19th Mar 2010
I’ve been playing with Flixel a lot recently, and over on the forums someone was having trouble getting a “snake” game to work. I always applaud people who “start simple”, rather than diving in the deep end and sinking without trace.
So I spent lunch time today knocking together a simple snake game in Flixel 2.23.
There are no graphics (just blocks), but it shows how to use an FlxGroup to handle single to many collision checks, simple sprite controls and of course a basic snake game mechanic. The whole thing is just one single class file with no external requirements.
It’s up on my GitHub account here: http://github.com/photonstorm/FlxSnake
And if you want to join in, the forum thread is here: http://flixel.org/forums/index.php?topic=1261.0 (I’m a moderator on the Flixel forums, so drop by and say hi!)
5th Mar 2010
Goodness, the Interwebs surely have exploded with this whole Flash vs. HTML5 debate. I don’t think I’ve read so much dis-information since “weapons of mass destruction”.
There is an excellent piece here (“I’d rather be a Woz“) all about it, which covers everything I feel, and strips away the sensationalist clap-trap coming from most quarters.
But if that post summed it up so brilliantly, why am I writing here? It’s simple really. It doesn’t matter how many brainless blog posts and comments are made about how “terrible” Flash is, or how HTML5 is the bringer of world peace and technological unity. None of that translates into the real world right now, today.
At work we are building some truly massive Flash based projects, in partnership with some of the largest broadcasters in the world (most projects of which I can’t even mention in passing, let alone link to). Sites that will be visited by tens of millions of people. Last week we released a new Shaun the Sheep game called “Home Sheep Home“. It has spread around the gaming portals like wild-fire, and is currently hitting 570,000+ plays per day. Since this time last week over 3 million people have enjoyed playing that one single game.
And you know what makes that possible? Flash Player does. Adobe does.
So you know what fellow Flash devs… stop reading the constant stream of HTML5 / Standards / iPad ramblings (to which I just added :)), and get back to making and releasing great quality Flash games and sites. Because for every new release you put out there, you’re just strengthening what is already the largest platform in the world. Leave the zealots to their theory and hypothesis, because you and I are the front-line, and our creations are what makes the web a fun place to be.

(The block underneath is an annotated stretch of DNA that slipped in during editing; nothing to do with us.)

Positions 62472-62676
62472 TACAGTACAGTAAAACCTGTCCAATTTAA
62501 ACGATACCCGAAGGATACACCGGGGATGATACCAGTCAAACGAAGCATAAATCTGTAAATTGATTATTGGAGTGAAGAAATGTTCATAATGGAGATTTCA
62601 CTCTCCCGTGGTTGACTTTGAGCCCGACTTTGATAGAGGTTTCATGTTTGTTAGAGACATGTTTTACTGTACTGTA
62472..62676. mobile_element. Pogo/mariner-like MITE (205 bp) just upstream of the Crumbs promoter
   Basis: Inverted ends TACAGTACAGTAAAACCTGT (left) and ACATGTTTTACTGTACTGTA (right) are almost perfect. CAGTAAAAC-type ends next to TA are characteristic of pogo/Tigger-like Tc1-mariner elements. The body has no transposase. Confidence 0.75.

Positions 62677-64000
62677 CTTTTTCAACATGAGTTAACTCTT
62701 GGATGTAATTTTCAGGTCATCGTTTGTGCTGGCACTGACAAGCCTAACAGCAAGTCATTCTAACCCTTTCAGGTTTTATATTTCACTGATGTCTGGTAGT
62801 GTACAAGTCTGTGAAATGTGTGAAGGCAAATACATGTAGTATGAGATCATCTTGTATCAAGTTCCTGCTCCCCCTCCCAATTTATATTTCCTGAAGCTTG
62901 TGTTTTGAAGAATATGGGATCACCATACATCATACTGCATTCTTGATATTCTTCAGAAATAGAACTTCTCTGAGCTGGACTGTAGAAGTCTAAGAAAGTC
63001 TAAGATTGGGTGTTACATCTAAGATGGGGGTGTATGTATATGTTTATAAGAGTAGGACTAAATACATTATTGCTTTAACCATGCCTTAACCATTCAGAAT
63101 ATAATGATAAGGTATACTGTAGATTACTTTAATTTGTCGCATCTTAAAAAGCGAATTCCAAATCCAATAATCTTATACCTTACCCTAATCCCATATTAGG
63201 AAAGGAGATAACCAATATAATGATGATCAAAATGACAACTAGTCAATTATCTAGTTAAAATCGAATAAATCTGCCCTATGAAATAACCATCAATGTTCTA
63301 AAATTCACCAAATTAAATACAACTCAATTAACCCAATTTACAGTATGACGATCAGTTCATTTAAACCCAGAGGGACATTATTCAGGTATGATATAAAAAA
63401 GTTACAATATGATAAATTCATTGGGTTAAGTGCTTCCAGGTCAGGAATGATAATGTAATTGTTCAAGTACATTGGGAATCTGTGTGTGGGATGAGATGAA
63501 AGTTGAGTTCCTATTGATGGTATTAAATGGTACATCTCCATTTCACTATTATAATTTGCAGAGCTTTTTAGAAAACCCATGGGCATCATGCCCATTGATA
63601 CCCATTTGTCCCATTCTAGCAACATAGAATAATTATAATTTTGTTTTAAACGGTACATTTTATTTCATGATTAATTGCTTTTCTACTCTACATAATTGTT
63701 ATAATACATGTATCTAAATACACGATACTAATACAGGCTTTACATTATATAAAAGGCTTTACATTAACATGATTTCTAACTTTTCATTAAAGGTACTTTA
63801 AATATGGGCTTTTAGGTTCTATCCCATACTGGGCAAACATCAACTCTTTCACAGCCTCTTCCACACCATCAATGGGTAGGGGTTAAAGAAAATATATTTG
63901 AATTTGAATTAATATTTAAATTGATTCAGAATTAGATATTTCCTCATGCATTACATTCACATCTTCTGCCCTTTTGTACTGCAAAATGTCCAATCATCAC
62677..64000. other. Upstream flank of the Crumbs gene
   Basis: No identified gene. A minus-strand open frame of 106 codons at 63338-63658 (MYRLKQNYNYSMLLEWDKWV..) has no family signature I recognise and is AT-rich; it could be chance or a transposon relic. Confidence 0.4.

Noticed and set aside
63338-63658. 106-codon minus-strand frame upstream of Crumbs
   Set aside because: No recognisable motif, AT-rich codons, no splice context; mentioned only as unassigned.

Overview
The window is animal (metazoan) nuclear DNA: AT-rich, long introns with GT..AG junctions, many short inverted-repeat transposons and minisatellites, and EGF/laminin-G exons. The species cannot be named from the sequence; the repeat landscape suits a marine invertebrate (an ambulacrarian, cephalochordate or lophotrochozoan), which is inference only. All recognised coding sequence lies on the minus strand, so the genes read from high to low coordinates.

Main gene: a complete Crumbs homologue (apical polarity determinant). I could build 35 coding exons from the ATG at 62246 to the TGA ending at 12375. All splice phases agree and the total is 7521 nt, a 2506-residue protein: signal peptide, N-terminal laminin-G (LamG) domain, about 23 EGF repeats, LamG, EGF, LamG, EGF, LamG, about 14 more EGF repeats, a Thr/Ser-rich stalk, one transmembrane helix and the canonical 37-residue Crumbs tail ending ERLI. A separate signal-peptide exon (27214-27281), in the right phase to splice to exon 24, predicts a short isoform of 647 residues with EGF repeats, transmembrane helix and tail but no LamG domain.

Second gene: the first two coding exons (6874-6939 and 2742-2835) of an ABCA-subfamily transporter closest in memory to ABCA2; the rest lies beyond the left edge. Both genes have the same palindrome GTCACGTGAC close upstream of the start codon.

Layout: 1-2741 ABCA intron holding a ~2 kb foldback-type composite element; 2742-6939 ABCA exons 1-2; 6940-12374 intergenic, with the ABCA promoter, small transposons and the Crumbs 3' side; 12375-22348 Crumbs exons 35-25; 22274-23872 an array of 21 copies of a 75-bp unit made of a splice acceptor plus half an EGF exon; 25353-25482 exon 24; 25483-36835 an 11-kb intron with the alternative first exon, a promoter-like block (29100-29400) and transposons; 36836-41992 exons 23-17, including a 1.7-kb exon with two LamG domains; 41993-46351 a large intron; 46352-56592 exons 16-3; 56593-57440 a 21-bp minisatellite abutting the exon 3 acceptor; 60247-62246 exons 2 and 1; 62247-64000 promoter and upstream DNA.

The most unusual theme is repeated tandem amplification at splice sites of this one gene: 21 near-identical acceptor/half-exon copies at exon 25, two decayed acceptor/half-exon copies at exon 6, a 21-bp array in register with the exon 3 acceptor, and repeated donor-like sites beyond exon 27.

25th Feb 2010
A couple of guys on Twitter asked me if I would write-up how I generate PNG files from MovieClips in my SWF, at run-time. So I put this example together and am sharing it here.
We use this technique in our virtual world WebbliWorld to save a PNG version of the users avatars after they have customised them. But there are all kinds of other reasons you may need this. My example includes two methods: Saving the PNG locally using the local file system, and Saving the PNG to a web server using AMFPHP.
This technique requires Flash Player 10 and the Adobe AS3 Core Lib.
Here’s a very simple example (included in the zip download below):
Essentially it all boils down to this:
1) When you are ready to save your image, create a Bitmap version of your MovieClip.
private function getMovieClipAsBitmap():Bitmap
var bounds:Rectangle = theMovieClip.getBounds(theMovieClip);
// The * 2 is because we’re scaling the clip up by a factor of two, to result in a larger PNG
// If you don’t need this, remove it and comment out the m.scale call below
var theBitmap:Bitmap = new Bitmap(new BitmapData(bounds.width * 2, bounds.height * 2, true, 0x0));
var m:Matrix = new Matrix(1, 0, 0, 1, -bounds.x, -bounds.y);
// Simply scale the matrix to make a bigger PNG. Here we are doubling it. Comment this out if you don’t need it.